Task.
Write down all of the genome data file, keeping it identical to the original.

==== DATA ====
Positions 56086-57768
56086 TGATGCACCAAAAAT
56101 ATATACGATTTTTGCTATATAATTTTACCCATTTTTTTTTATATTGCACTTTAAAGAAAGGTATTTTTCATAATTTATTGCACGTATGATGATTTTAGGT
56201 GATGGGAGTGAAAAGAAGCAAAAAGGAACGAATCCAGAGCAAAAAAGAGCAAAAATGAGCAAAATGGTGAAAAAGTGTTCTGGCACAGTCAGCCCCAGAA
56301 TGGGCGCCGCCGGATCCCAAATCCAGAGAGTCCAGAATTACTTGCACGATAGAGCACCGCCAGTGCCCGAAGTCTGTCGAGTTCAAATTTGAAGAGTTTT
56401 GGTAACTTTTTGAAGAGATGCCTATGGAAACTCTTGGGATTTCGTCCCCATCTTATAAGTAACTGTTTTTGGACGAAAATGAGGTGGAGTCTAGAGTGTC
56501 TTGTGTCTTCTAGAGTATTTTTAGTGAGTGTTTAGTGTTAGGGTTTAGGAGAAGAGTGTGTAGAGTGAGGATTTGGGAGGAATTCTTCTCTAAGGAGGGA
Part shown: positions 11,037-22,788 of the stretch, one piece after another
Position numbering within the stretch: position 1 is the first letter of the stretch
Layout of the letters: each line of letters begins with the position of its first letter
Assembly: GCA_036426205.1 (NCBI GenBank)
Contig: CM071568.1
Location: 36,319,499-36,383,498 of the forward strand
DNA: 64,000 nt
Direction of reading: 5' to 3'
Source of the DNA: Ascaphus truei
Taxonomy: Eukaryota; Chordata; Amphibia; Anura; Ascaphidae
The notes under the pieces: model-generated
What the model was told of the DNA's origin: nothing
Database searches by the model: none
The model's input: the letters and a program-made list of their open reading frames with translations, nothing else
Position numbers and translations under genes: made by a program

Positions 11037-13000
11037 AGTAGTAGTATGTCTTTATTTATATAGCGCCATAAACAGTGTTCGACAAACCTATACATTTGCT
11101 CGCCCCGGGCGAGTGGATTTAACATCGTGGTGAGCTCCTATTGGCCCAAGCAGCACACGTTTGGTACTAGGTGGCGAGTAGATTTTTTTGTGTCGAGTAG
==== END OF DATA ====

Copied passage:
Positions 56086-57768
56086 TGATGCACCAAAAAT
56101 ATATACGATTTTTGCTATATAATTTTACCCATTTTTTTTTATATTGCACTTTAAAGAAAGGTATTTTTCATAATTTATTGCACGTATGATGATTTTAGGT
56201 GATGGGAGTGAAAAGAAGCAAAAAGGAACGAATCCAGAGCAAAAAAGAGCAAAAATGAGCAAAATGGTGAAAAAGTGTTCTGGCACAGTCAGCCCCAGAA
56301 TGGGCGCCGCCGGATCCCAAATCCAGAGAGTCCAGAATTACTTGCACGATAGAGCACCGCCAGTGCCCGAAGTCTGTCGAGTTCAAATTTGAAGAGTTTT
56401 GGTAACTTTTTGAAGAGATGCCTATGGAAACTCTTGGGATTTCGTCCCCATCTTATAAGTAACTGTTTTTGGACGAAAATGAGGTGGAGTCTAGAGTGTC
56501 TTGTGTCTTCTAGAGTATTTTTAGTGAGTGTTTAGTGTTAGGGTTTAGGAGAAGAGTGTGTAGAGTGAGGATTTGGGAGGAATTCTTCTCTAAGGAGGGA
Part shown: positions 11,037-22,788 of the stretch, one piece after another
Position numbering within the stretch: position 1 is the first letter of the stretch
Layout of the letters: each line of letters begins with the position of its first letter
Assembly: GCA_036426205.1 (NCBI GenBank)
Contig: CM071568.1
Location: 36,319,499-36,383,498 of the forward strand
DNA: 64,000 nt
Direction of reading: 5' to 3'
Source of the DNA: Ascaphus truei
Taxonomy: Eukaryota; Chordata; Amphibia; Anura; Ascaphidae
The notes under the pieces: model-generated
What the model was told of the DNA's origin: nothing
Database searches by the model: none
The model's input: the letters and a program-made list of their open reading frames with translations, nothing else
Position numbers and translations under genes: made by a program

Positions 11037-13000
11037 AGTAGTAGTATGTCTTTATTTATATAGCGCCATAAACAGTGTTCGACAAACCTATACATTTGCT
11101 CGCCCCGGGCGAGTGGATTTAACATCGTGGTGAGCTCCTATTGGCCCAAGCAGCACACGTTTGGTACTAGGTGGCGAGTAGATTTTTTTGTGTCGAGTAG